Mr. President, Follow the Law

Mr. President, Follow the Law

The Washington Times takes the president and the NLRB to task for ignoring a recent appeals court decision invalidating the president's appointments to the board: When the Constitution puts a limitation on executive authority, the president can’t just ignore it for the sake of convenience. That message was delivered forcefully on Friday in a decision by the U.S. Court of Appeals for the District of Columbia Circuit. A unanimous three-judge panel declared unlawful President Obama’s installation of three appointees to the National Labor Relations Board while the Senate was in session. The president is compounding his disregard for the Constitution by thumbing his nose at this well-reasoned decision. The nation’s founding document grants the president authority to “fill up all Vacancies that may happen during the Recess of the Senate.” The appellate panel’s ruling points out the use of “the Recess” as opposed to “a recess” or “an adjournment” was not accidental. The term refers to the long break between congressional sessions in which it makes sense for the president to make an interim appointment because the Senate is not available to provide its advice and consent. In his ruling, Chief Judge David B. Sentelle refused to accept novel interpretations meant to expand the appointment authority, saying, “We will not do violence to the Constitution by ignoring the Framers’ choice of words.” Desperate to stack the National Labor Relations Board with Big Labor cronies, the White House refused to allow an old piece of parchment get in the way. On Jan. 4, 2012, Mr. Obama made the appointments even though the Senate was conducting “pro forma” business and the House of Representatives purposely chose to remain in session to thwart the potential recess appointments. Administration lawyers argued before the court that the president, not Congress, had the ultimate power to decide when the Congress was in session. Under this interpretation, Senate participation in the nomination process would be converted from a check and balance on the executive to an empty formality.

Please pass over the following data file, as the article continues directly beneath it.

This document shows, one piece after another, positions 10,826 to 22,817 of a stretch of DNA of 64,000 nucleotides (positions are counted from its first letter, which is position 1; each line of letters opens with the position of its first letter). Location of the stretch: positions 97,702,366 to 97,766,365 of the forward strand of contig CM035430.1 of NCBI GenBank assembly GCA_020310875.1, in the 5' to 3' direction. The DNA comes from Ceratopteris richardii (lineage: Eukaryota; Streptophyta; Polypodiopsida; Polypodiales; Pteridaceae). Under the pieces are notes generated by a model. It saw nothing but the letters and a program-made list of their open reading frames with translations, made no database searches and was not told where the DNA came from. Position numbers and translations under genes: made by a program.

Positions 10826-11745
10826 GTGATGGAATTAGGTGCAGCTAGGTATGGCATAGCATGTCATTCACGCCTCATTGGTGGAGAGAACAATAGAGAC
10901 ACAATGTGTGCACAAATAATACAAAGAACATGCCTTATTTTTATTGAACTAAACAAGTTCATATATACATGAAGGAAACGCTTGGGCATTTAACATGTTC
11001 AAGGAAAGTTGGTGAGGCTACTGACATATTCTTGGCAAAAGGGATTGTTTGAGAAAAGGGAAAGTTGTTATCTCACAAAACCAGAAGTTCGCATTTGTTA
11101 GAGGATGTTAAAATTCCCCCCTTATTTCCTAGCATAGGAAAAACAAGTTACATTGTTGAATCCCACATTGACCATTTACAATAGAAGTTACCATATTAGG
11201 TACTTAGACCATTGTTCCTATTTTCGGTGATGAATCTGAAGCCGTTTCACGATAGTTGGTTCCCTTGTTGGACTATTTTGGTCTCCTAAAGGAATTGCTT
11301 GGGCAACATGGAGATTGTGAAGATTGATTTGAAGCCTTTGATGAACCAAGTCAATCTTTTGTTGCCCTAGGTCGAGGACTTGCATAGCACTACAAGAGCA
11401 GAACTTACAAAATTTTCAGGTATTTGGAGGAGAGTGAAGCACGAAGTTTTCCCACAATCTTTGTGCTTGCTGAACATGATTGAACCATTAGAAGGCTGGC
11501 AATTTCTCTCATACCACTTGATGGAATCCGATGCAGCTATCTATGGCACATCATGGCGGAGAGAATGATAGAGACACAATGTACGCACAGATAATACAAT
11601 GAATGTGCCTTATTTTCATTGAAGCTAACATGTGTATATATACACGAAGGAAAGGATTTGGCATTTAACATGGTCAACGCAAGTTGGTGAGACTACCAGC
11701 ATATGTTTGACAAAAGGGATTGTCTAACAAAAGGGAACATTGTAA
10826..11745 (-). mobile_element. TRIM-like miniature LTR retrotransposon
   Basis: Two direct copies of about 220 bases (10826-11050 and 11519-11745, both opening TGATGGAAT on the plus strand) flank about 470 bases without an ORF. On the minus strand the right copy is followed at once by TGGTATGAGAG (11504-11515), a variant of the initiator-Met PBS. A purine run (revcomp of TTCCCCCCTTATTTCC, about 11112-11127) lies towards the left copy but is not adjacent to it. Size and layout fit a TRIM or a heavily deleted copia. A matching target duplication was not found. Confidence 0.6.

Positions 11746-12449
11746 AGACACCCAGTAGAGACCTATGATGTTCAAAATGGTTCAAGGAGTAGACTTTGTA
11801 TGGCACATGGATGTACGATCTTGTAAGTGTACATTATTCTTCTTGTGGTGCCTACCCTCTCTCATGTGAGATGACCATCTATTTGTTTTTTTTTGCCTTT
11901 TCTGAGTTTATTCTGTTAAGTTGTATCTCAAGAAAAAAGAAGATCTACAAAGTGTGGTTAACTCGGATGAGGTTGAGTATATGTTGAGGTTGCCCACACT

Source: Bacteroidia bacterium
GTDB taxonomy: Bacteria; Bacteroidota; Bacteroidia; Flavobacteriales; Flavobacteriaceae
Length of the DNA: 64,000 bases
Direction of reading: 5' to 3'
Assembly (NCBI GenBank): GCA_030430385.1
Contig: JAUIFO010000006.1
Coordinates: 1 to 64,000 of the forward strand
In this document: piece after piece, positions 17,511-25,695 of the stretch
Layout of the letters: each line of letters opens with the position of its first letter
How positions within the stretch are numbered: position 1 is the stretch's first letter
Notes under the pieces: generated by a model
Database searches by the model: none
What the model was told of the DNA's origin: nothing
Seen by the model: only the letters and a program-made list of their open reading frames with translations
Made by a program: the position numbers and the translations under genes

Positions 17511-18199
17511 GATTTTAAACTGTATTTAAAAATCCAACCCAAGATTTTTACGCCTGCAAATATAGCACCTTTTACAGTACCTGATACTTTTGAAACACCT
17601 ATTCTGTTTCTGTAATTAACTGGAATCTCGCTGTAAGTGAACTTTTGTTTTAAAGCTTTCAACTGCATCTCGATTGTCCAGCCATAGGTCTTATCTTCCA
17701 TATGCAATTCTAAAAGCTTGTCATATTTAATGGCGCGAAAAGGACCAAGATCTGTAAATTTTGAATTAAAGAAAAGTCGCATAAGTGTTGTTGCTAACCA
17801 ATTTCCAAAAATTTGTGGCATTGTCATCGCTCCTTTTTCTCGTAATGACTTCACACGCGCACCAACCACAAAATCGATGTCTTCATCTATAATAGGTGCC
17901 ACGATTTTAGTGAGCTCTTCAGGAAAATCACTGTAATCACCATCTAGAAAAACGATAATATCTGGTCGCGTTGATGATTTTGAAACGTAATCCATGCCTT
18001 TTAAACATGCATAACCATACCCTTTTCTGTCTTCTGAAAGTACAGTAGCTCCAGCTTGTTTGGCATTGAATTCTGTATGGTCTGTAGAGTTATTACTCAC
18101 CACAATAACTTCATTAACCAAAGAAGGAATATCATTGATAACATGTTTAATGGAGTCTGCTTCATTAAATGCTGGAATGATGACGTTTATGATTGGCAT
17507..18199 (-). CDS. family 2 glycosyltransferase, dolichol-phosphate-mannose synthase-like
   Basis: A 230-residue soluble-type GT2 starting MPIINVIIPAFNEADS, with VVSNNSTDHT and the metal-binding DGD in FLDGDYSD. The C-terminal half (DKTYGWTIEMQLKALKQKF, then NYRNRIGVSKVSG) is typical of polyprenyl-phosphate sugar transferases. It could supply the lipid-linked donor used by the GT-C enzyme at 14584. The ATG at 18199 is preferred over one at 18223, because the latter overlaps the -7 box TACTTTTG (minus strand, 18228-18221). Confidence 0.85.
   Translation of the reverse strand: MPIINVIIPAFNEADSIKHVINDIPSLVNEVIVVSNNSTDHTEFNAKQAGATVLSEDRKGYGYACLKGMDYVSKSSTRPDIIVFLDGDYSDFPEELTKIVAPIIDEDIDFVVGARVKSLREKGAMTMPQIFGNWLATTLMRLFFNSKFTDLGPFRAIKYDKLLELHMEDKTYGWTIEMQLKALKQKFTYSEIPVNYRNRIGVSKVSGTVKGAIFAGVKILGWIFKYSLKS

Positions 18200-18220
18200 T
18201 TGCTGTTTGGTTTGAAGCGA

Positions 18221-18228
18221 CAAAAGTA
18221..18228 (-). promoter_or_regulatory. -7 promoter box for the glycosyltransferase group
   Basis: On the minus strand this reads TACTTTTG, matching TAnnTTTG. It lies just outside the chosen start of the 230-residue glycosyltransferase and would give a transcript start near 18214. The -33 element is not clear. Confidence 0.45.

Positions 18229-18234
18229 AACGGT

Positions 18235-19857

NLRB  Overreach not Overlooked by House Education and Workforce Committee

NLRB Overreach not Overlooked by House Education and Workforce Committee

In their aggressive overreach to help the union bosses, the National Labor Relations Board has a devastating strong of courtroom losses that are putting them back into place.  The House Education and Workforce Committee looks at their grasp for more power: [Last] week, the Obama National Labor Relations Board (NLRB) suffered yet another defeat in federal court. On Monday, U.S. District Judge James Boasberg – appointed to the federal bench last year by President Obama – rejected the board’s recent ambush election rule. During the final days of 2011, the Obama labor board jammed through the regulatory process sweeping changes to long-standing rules governing union elections, changes that undermine employer free speech and worker free choice. As Education and the Workforce Committee Chairman John Kline noted: The Obama board’s rush to enact this rule before it loses its quorum confirms what my Republican colleagues and I have suspected all along – this board is not fighting for the best interests of our workforce, but instead is determined to advance an activist, pro-union agenda at any cost. Yet in their haste to adopt a flawed rule, board members Mark Pearce and Craig Becker neglected to follow the law. Citing Hollywood icon Woody Allen, Judge Boasberg writes: Eighty percent of life is just showing up. When it comes to satisfying a quorum requirement, though, showing up is even more important than that. Indeed, it is the only thing that matters – even when the quorum is constituted electronically. In this case, because no quorum ever existed for the pivotal vote in question, the Court must hold that the challenged rule is invalid. The decision represents a victory on behalf of workers and employers, and is hopefully not the last. As the Wall Street Journal noted, “Given the NLRB spectacle of the last three years, this probably won't be the only time the commission loses in court—or the only time that judges need to invoke Mr. Allen to describe its absurdity.”